Craftsman hand tools have always had an unlimited warranty. To this day, past the 1950's demise of durable goods, you can take a broken Craftsman hand tool to any Sears store and get a replacement at no cost. (Sometimes the clerk doesn't know this, so you have to ask for the manager.)
Just now trying the free standing GNOME Blog. I got lost. Instead of the blog entry window, it opened to the preferences page. At first I thought the entry window was somehow buried underneath something else. For the third time, I had to set it to Advogato and enter my username and password. The applet version never survive being removed from the panel; this seems to be a systemic applet bug. The password field is asterisked out, but the key value is stored unencrypted.
There are a few HIG violations and other UI errors.
- The "Add Link" button opens a dialog which is correctly modal, but it doesn't have a trailing ellipsis.
- The ellipsis on the "Preferences..." button indicate that a modal dialog will be opened and indeed the window which appears is modal, but it's missing the OK and Cancel buttons. Instead it has the Close button of preference windows which are not supposed to be modal.
- The "Preferences..." button and the title field label (which didn't work for Advogato last I checked) lack access keys.
- There are two buttons with the stock Bold and Italic icons, but no labels (hence, no access keys) and no tooltips; and, last I checked, they actually added the tags STRONG and EM, respectively.
- Resizing the window shows that widgets are incorrectly packed. Though only the text area should grow taller, the whitespace above and below the title entry and the "Post Entry" button increases and the other buttons grow taller. The inconsistent heights of the bottom buttons indicate that more is wrong with packing than improper expand and fill properties. The secondary windows also exhibit packing problems.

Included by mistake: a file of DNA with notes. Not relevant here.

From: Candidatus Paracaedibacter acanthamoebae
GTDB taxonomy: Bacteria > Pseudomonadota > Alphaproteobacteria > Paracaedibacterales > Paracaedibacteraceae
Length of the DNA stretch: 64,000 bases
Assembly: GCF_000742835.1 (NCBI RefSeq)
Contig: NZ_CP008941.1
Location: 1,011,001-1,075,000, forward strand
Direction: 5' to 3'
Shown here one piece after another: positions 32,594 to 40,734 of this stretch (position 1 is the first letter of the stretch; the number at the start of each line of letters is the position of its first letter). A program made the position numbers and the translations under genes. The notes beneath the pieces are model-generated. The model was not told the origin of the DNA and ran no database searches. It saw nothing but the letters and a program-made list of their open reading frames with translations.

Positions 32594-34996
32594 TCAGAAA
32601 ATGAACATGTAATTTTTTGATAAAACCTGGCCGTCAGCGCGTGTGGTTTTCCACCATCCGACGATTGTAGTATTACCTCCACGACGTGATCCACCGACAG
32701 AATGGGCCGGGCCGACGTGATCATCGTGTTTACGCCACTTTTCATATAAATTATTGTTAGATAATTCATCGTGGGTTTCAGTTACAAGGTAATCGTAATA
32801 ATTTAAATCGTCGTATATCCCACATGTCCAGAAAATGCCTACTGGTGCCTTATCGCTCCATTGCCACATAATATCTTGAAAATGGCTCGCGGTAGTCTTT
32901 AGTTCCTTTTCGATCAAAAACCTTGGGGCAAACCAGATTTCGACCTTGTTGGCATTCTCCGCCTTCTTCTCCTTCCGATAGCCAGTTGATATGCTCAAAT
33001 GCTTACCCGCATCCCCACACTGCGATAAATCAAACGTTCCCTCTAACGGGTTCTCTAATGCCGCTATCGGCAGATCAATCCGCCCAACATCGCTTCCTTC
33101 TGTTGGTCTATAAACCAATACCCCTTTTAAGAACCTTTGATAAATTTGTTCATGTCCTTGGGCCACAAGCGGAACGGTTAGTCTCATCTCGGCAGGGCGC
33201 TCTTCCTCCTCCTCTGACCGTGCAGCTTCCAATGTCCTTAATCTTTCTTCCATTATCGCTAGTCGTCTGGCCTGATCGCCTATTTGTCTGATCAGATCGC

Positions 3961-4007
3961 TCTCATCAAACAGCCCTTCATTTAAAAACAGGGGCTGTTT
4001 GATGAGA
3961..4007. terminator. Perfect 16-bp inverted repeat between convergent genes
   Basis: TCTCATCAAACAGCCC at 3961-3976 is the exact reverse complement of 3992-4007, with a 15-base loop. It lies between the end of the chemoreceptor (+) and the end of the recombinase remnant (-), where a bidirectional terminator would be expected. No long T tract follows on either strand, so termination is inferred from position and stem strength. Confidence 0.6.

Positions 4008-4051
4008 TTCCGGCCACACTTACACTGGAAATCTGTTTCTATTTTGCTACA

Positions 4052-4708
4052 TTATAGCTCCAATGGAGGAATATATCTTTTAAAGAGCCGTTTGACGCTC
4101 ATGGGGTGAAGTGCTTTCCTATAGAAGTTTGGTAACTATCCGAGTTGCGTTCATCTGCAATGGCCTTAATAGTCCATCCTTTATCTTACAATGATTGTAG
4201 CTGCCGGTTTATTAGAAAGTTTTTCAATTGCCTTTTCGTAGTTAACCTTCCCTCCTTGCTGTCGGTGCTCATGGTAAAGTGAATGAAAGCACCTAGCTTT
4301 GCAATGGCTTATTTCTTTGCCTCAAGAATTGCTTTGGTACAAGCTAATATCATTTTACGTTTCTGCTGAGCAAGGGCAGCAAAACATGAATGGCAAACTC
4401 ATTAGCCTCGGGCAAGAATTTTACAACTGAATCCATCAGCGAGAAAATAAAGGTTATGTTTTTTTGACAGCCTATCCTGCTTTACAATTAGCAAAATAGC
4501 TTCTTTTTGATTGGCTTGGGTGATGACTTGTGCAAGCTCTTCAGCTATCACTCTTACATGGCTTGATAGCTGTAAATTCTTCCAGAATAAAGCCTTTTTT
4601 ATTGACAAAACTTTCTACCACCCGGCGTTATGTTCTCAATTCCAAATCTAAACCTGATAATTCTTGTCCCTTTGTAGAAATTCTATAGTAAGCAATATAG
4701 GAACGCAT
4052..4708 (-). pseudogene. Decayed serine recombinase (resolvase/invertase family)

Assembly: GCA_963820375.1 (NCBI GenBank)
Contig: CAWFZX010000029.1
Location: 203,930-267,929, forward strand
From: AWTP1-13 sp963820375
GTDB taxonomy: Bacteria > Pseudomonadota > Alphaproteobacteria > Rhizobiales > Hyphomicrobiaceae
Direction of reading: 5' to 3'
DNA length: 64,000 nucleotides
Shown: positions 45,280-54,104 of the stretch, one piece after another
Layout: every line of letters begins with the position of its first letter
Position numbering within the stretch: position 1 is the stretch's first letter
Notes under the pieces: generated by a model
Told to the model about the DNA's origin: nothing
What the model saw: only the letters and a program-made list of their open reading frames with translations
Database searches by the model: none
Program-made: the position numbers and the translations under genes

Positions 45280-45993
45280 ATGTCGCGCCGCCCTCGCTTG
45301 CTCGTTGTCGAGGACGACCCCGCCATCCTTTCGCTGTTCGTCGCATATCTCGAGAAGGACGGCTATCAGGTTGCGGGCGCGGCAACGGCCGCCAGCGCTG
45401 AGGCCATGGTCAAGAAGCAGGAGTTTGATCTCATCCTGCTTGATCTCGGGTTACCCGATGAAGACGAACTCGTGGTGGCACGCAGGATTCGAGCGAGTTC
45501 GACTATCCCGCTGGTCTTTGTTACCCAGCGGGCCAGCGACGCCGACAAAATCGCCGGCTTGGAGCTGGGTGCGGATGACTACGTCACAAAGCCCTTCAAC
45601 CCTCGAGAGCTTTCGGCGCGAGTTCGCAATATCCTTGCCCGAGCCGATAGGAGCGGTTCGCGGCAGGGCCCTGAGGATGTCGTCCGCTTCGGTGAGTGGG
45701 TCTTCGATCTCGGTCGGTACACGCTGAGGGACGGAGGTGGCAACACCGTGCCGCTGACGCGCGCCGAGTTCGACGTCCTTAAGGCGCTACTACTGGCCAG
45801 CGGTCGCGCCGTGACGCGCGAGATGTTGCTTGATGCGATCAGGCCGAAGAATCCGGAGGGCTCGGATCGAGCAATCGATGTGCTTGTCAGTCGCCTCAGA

- The Bold and Italic buttons don't set or show state properly. An inconsistent selection should show the buttons in an inconsistent state. Absent a selection, the state of the buttons should indicate what will happen on typing; e.g., pressing bold with nothing selected should cause subsequent typing to be in bold. In other words, they should act like the same buttons in a word processor.
- Added links can't be inspected. A tooltip should suffice for indicating where a link links, but doesn't allow editing. Removing the "Add Link" button (and dialog), and replacing it with an inspecting "Link" toggle button (like the Bold and Italic buttons) and entry would allow both inspecting and modeless linking.
- The window title "Post Blog Entry" looks like the title you'd expect on a dialog after pressing the "Post Entry" button. A better title would be ("%s Blog Entry for %s", blogname, bloguser), or something along that line.
- Not all blogs support titles, but the title entry is always there. Rather than conditionally showing the entry, it could be removed in favor of a "Title" button like the Bold and Italic buttons. What's sent to the blog would be whatever is appropriate as entry title.
As with most applications, GNOME Blog doesn't need preferences. It just needs a blog and some other data to post an entry. That this state is stored where various preferences are stored is an implementation detail. I can see two ways to eliminating the bogon:
- Change "Post Entry" to "Post Entry..." and show a dialog asking for the necessary data. After the data is given once (the first time dialog appears), it should be remembered for the next time. This adds an extra step for each subsequent post, but also allows a check against accidently clicking the button. It's a poor solution, but if the button is usually close to the panel applet button, the check may be worthwhile.
- Place the "Blog type" option menu in the main window with a disclosure button (perhaps "Details") next to it. Disclosed would be username and password fields, and whatever else is needed. This could replace the title field at the top of the window, or the "toolbar" could be at the top (maybe as a real toolbar) and the blog details at the bottom.
(I told Seth online that I'd just blog my complaints instead of adding to the email and bug reports he's already receiving. ;-) )